Intellectual Property: A Very Short Introduction

Intellectual Property, Copyright and Trademark and Patents

Article Snapshot


Siva Vaidhyanathan


Oxford University Press, 2017


Intellectual property (IP) law includes copyright, patent, trademark, and trade secret law. Some scholars advocate revisiting and reforming fundamental principles of IP law, because it can be overly complex, raise prices, and restrict free expression and innovation.

Policy Relevance

Activists have arisen to protest excessive IP laws around the world.

Main Points

  • Drawbacks of a world without IP law might include:
    • Drug companies might focus on proven products rather than investing in risky research on new treatments.
    • Recording artists might stop releasing their work in high-quality, mass-marketed forms.
  • Advantages of a world without IP might include:
    • The costs of existing drugs would drop drastically.
    • Governments could fund and regulate drug research.
    • The creative industry might reward more small firms and be less dominated by large global firms.
  • Few argue that IP should be abolished; most current research is intended to maximize the positive effects and reduce the negative effects of the current system.
  • The four most significant types of IP law are copyright, patent, trademark, and trade secret law.
    • Most IP-based industries also rely heavily on contract law.
    • New types of IP can be developed to cover new enterprises, such as semiconductors, databases, domain names, and fashion.
  • Fair use is an important limit on the rights of copyright owners; in 2013, a federal judge settled that Google made “fair use” of images from books by posting them on Google Books, and Google would not be liable for copying the images without permission.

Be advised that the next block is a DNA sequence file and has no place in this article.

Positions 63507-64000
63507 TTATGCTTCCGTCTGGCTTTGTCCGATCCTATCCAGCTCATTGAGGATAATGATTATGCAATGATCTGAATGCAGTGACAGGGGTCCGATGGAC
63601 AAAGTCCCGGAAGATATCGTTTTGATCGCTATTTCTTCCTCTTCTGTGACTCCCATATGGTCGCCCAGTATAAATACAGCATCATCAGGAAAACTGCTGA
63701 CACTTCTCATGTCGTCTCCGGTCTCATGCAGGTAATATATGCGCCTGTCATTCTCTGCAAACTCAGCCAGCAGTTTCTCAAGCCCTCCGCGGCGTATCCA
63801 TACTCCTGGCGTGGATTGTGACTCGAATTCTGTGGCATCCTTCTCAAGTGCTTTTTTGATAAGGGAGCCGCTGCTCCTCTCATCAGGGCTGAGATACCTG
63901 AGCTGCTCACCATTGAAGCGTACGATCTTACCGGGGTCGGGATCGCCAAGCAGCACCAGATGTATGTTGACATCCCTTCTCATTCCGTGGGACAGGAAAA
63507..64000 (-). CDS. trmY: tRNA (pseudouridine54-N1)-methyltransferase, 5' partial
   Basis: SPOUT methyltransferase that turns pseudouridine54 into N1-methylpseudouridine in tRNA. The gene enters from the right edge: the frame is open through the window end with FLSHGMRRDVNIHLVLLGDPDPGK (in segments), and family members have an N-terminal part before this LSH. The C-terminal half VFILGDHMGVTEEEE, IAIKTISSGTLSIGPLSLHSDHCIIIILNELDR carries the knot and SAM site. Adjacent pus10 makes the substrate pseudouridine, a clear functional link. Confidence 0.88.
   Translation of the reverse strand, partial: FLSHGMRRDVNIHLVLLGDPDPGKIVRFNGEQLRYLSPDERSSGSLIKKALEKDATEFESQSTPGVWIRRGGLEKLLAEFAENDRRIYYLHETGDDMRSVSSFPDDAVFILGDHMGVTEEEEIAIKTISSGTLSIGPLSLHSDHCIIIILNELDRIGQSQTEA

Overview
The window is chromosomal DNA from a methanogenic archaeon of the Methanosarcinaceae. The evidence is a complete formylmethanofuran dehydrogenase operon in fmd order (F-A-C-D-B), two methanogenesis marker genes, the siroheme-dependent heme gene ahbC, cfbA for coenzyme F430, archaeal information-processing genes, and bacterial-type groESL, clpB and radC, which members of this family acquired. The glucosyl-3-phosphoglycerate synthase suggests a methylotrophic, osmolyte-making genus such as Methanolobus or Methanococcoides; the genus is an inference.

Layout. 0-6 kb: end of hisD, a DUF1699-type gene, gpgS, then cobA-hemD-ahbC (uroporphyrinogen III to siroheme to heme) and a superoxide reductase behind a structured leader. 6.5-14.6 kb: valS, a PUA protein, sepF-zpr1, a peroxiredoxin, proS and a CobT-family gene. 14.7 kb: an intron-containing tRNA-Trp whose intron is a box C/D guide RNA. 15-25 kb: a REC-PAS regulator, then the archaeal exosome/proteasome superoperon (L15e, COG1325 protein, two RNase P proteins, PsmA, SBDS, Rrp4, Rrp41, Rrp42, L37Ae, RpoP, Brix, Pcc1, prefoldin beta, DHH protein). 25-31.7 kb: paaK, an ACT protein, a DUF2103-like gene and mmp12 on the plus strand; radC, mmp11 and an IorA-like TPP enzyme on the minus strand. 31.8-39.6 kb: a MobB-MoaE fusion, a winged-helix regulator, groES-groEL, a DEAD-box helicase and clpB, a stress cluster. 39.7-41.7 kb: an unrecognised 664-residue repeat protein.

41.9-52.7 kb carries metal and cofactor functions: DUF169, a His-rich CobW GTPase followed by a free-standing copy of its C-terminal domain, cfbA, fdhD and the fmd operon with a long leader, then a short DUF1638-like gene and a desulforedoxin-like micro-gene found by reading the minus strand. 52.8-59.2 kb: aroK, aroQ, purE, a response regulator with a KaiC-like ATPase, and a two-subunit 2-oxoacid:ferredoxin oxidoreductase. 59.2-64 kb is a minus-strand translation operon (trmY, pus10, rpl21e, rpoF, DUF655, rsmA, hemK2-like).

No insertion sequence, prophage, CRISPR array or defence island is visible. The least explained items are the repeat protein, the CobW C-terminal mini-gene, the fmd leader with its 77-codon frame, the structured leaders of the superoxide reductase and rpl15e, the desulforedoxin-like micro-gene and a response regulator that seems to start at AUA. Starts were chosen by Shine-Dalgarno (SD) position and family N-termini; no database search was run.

• Plagiarism, an ethical violation, is not the same as copyright infringement; lawsuits involving plagiarism are often based on unfair competition law rather than copyright law.
  • Many thinkers working on copyright policy hope policymakers will rethink the entire system, because copyright is hard to understand and serves special interests.
  • The patent system does not work well for nanotechnology; so many patents on basic nanotechnological innovations have been awarded that no further inventions can be developed without extensive negotiations.
  • Some researchers conclude there is no evidence that patents actually promote innovation; however, most scholars agree that patents do encourage innovation in the pharmaceutical industry.
  • Trademarks allow firms to offer a consistent product or a predictable quality or experience.


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